The Oberoi New Delhi

Dr. Zakir Hussain Marg, City Centre Delhi 110003 India
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Hotel The Oberoi New Delhi


The Oberoi New Delhi is a five-star luxury hotel located in a quiet part of the city to the south of the centre. The hotel overlooks the city's Golf Club on one side and the UNESCO world heritage site of Humuyan's tomb on the other. It is approximately a 30 minute drive from the international airport and a few minutes from the city centre. All rooms offer plasma televisions, DVD players, satellite TV, wi-fi and regular internet access, room safes, phones with voicemail, mini-bars and butler service. The hotel is now completely non-smoking in all public areas with smoking allowed only in the designated smoking rooms. The hotel has two swimming pools - one indoors, one outdoors - as well as a spa, a fitness centre and a beauty parlour. There is a shopping arcade and a choice of restaurants offering a variety of world cuisines as well as several bars. The 24-hour business centre has been recently updated and refurbished. Concierge and travel desk support is available when required. Business options include small meeting rooms, board rooms and large conference rooms which are also available for functions. The hotel is a popular venue for weddings and parties.

Price range

from ‎$207 to ‎$314


The Oberoi New Delhi


Dr. Zakir Hussain Marg, City Centre, 110003, Delhi India | 2.8 miles from city center | Show on map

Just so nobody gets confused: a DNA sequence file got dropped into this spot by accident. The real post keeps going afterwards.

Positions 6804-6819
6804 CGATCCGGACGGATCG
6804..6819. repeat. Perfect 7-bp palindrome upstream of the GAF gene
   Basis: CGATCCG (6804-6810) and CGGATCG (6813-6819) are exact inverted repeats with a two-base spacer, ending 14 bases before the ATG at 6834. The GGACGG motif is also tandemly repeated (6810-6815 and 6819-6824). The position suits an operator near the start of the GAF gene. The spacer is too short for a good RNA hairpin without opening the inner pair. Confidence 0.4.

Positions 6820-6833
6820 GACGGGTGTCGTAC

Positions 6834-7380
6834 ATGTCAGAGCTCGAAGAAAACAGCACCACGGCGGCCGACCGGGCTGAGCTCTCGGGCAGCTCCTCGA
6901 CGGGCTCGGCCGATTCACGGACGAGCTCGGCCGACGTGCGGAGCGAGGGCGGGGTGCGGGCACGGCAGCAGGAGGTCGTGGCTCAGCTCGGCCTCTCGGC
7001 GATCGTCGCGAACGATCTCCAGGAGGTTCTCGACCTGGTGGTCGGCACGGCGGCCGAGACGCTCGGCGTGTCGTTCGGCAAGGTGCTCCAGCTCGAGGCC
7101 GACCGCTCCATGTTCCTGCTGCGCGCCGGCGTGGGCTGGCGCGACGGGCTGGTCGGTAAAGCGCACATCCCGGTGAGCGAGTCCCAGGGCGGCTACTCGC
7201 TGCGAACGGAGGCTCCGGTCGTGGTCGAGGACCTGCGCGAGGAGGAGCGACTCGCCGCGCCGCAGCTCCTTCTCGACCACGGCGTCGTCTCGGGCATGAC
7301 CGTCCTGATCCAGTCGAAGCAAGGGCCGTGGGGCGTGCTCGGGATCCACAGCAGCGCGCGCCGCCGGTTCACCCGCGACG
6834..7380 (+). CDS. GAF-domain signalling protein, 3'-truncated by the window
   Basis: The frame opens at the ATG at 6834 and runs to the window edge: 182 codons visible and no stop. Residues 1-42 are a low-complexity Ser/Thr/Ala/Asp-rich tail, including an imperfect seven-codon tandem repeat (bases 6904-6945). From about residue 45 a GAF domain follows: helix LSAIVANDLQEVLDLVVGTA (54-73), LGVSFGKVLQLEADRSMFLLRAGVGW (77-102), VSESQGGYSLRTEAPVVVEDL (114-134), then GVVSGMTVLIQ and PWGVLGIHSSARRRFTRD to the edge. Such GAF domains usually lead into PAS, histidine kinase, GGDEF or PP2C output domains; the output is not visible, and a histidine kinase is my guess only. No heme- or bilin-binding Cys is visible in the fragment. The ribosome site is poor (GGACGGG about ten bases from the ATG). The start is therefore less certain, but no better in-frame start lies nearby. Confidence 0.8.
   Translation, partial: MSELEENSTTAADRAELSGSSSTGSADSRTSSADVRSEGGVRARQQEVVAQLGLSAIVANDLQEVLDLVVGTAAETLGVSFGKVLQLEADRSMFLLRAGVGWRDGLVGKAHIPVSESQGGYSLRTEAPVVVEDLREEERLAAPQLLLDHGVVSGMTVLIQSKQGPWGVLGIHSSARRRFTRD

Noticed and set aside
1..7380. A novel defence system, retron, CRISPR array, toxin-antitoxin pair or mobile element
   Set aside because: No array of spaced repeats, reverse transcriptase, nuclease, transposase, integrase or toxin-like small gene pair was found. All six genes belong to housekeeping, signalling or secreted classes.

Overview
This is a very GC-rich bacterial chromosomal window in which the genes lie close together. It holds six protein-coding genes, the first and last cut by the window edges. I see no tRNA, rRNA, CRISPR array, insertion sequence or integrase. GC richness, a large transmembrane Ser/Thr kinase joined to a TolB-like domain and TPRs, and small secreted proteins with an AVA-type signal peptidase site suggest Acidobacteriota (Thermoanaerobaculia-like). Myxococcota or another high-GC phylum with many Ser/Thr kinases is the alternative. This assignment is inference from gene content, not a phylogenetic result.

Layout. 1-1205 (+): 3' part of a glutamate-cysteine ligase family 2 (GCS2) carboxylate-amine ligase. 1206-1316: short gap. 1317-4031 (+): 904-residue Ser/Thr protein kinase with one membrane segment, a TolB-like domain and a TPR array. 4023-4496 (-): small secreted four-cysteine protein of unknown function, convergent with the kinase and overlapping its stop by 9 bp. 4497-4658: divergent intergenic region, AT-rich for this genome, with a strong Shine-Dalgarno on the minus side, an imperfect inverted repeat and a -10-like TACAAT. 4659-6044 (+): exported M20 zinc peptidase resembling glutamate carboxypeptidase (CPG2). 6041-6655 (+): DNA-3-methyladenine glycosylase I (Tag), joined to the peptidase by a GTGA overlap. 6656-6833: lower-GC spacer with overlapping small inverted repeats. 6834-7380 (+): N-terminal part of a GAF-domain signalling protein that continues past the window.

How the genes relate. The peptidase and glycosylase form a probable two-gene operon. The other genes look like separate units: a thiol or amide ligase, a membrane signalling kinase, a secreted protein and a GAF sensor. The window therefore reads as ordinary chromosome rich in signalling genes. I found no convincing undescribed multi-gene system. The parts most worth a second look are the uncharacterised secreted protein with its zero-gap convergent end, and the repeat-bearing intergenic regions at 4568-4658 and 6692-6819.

Telephone: +91(11)23890606 | Fax:+91(11)23890500 | Official Homepage

Suitable for

  • Business People

Top 9 Features

  • WiFi
  • Parking
  • TV
  • A/C
  • Terrace
  • Pool
  • Spa
  • Hotel bar
  • Safe

Room features

  • Bathroom with bathtub,
  • Bathroom with shower,
  • Ironing board,
  • Windows that open,
  • Television,
  • Hairdryer,
  • Electric kettle,
  • Air conditioning,
  • Mini-bar,
  • Satellite TV,
  • Desk,
  • Small lounge,
  • Telephone,
  • Room safe,
  • Cable TV,
  • WiFi in the rooms,
  • Cost of wireless internet in rooms,
  • field_438

Hotel features

  • Business center,
  • Cafe,
  • Disco/ Nightclub,
  • Entrance hall/ lobby,
  • Elevator,
  • Gym,
  • Hairdresser,
  • Parking lot,
  • Porter service,
  • Pets allowed,
  • Hotel bar,
  • Outdoor swimming pool,
  • Hotel safe,
  • Convenience store,
  • Conference rooms,
  • Non-smoking rooms,
  • Restaurant,
  • 24-hour reception,
  • Shops on site,
  • Snack bar,
  • Beach umbrellas,
  • Deck chairs / Sun loungers,
  • Laundry service,
  • Wellness Center / Spa,
  • WiFi in Lobby,
  • Room service,
  • 24-hour room service,
  • Shoe cleaning service,
  • Fax,
  • Organized activities,
  • Car rental at the hotel,
  • Concierge,
  • Number of restaurants,
  • Number of floors,
  • field_435,
  • field_437

Sports Facilities

  • Golf Course,
  • Running/ Rollerblading track,
  • Hiking trail

Rating Overview
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87 out of 100 based on 2306 reviews
National Museum

National Museum

The National Museum in Delhi is home to more than 200 000 artifacts reflecting more than 5000 years of Indian history and prehistory, it was purpose built as a home for the nation's treasures. The museum's collection of Indus River Valley Relics from Harrapa and Mohenjo Daro is particularly noteworthy and the collection of Silk Road treasures from Central Asia is one of the finest in the world. The museum is laid out over three floors and has frequent special temporary exhibitions. The National Museum is closed on Mondays and public holidays. Normal opening hours are 10.00 to 17.00. Entry for those who are not Indian Nationals is 300 rupees (approx 4.2 €) which includes a free audio tour. All but the smallest bags must be left at the left luggage office and all visitors are subject to security checks and bag x-rays. The Museum is to the south of New Delhi city centre on Janpath, just to the south of Rajpath.